A passion to create a desirable lifestyle for his family and motivation from educators pushed a Lebanon man to graduate from the Wilson County Adult Learning Center and open the doors to his future.
Jay Scott, 24, is a Shreveport, La., native and recently received his high school equivalency diploma from the Learning Center after studying for one year. Although some might think of a high school diploma as an afterthought, Scott said he understands the significance of the achievement.
Scott was raised in Shreveport and Bossier City in Louisiana with his brothers and mother. He said after the family moved to Bossier City from neighboring Shreveport, his life sped up and he grew up quickly.
“It grew me up fast. Puberty and everything hit and it was just a big change. A little later after that, I met a girl and had a kid,” Scott said. “That pushed me and motivated me to really grind for everything, especially income-wise because I put school on hold.”
Scott said he worked at a casino bakery, which paid pretty good money, but about a year later, he had another son.
“That’s when everything hit me. I’m like, ‘Man. I’m young and I have two sons.’ It was all new for everybody around me,” Scott said.
His older brother, Von, motivated Scott to move to Lebanon. Von had moved to the area with his wife and founded Donut Time on Hartmann Drive.
“A few months later after he got settled, he hit me up and was like, ‘Move out here, man. It’ll be a big change for you.’ So, I moved here and loved every bit of it,” Scott said.
“It was different,” Von Scott said. “When you come from a place when there’s no opportunity to here where all you see is ‘Now Hiring,’ all over the place, it was so much more opportunity. We were just getting into trouble down there and we’re good kids, so it’s not like we were just looking for trouble. That’s just how it was.”
Scott, now a manager at the donut shop, said he lived in Lebanon in small stints of about three months and a year, but decided about five years ago to make the move permanent. Their mother joined them shortly after that.
“A lot of people are friendly here. It’s just the small-town feel. I love it. I wouldn’t say I’m from a big city, but I’m from a city where the opportunities are slim. Even just going through Nashville, I was looking around and amazed at all of the people just out downtown,” Scott said. “Where I’m from, there aren’t really people out downtown because it’s not that busy. The only busy place is really the casino.”
Adult Learning Center opens doors
Scott said his sister-in-law introduced him to the Adult Learning Center and he said the move changed his life.
“It’s been complete motivation from them. Everybody there is amazing. I love every one of them. They’re special,” Scott said.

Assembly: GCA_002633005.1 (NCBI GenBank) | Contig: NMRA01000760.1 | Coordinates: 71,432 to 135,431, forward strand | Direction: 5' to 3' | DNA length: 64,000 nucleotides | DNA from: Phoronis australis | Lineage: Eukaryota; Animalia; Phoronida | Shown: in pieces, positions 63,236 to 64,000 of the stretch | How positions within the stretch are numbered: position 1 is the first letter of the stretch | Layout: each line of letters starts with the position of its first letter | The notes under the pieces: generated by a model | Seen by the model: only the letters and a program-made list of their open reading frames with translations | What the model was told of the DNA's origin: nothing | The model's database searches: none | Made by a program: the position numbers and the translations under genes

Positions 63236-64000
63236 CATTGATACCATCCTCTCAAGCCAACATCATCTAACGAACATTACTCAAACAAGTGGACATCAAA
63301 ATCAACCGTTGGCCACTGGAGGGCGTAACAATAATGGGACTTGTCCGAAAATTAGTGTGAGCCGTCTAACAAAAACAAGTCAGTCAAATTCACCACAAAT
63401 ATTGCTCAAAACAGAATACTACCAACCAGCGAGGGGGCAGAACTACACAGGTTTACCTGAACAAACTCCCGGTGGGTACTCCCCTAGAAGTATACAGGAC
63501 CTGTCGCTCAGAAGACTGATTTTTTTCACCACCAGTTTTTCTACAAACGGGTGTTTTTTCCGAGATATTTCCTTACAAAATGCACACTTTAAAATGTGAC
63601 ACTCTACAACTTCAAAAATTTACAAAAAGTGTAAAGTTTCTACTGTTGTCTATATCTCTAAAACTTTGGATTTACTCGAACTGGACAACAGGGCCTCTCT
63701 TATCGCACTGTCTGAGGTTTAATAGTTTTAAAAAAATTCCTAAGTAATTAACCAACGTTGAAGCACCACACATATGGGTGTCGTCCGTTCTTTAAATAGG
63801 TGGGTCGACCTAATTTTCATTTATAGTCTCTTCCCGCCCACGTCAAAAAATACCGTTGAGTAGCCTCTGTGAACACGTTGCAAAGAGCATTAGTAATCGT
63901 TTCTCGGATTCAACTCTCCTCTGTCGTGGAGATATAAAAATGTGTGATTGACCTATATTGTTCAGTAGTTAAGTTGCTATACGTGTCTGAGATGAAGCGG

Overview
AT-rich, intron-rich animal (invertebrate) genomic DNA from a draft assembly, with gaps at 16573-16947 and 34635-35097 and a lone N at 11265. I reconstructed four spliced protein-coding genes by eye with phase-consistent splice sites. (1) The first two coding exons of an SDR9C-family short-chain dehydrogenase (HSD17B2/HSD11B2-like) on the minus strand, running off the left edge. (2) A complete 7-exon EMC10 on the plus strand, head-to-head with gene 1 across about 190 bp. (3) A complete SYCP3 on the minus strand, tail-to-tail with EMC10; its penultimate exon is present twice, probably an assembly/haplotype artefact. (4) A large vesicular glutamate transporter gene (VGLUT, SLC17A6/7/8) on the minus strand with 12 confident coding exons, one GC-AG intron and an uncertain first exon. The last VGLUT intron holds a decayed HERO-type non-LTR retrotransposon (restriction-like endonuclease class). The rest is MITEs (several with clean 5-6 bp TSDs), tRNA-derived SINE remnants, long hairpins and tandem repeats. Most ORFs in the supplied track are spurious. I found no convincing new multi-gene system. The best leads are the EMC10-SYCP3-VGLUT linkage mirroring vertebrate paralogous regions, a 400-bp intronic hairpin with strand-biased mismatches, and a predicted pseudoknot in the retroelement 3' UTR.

Adult Learning Center staff members said Scott is remembered for always having a smile on his face, caring attitude and motivation. They said whenever Scott was faced with a negative situation, he would turn it into a positive because of his attitude.
Scott said he would wake up around 3:30 a.m. to prepare the donut shop with his brother or go to his other job and then go to school.
“It wasn’t the hardest thing in the world. I think the hardest thing was having two sons. (School) was kind of natural,” he said. “At one point, I wasn’t really taking school as seriously as I should have. So, I told myself, ‘Let me just give school my all and get out of here.’ That’s what I did, and four weeks later, I was out of there with flying colors.”
Scott said he knew his diploma was the key to the next phase of his life, regardless of what he decided to do with it. He said the drive to get his diploma taught him several lessons.
“I learned that I could do anything I put my mind to,” he said. “I just want to have it, so my family can have it.”
“I feel good knowing he can do what he needs to do without an issue. He can handle his business with ease and not get in trouble. I love it,” Von Scott said. “He had kids before I did. So, what he was going through, I had no idea about it. I just knew at one point we had to get out of there. I’m proud of where he is.”
“If I would have stayed in Louisiana, I don’t think I would have got my diploma. There’s just so many distractions and it’s wild,” Scott said. “It’s not that everyone there is negative, but there’s a lot of negative energy there.”
Scott said his journey to this point in his life has been a “rodeo.”
Scott now has a two-month-old daughter while his sons remain in Louisiana with their mother, but visit every holiday and summer.
“I’m still learning about myself every day, and what I really want to do with my life. I’m still researching and figuring it all out,” Scott said.
“I have so many friends whose brothers are either dead or incarcerated that just made bad choices in life. So, to see both of mine good, I feel like I made a better choice, because you have to see it in order to believe it,” Von Scott said.
A news release from the Learning Center said Scott plans to visit Volunteer State Community College with an interest in the school’s criminal justice program.
Scott said better opportunities for his children drove his push to achieve his diploma.
“I can’t preach to my sons about getting their high school diploma and things like that when I don’t mine. It didn’t make sense,” he said.
He said it was vital for his sons to see him graduate in person.
“It was unexplainable. It was a blessing,” he said.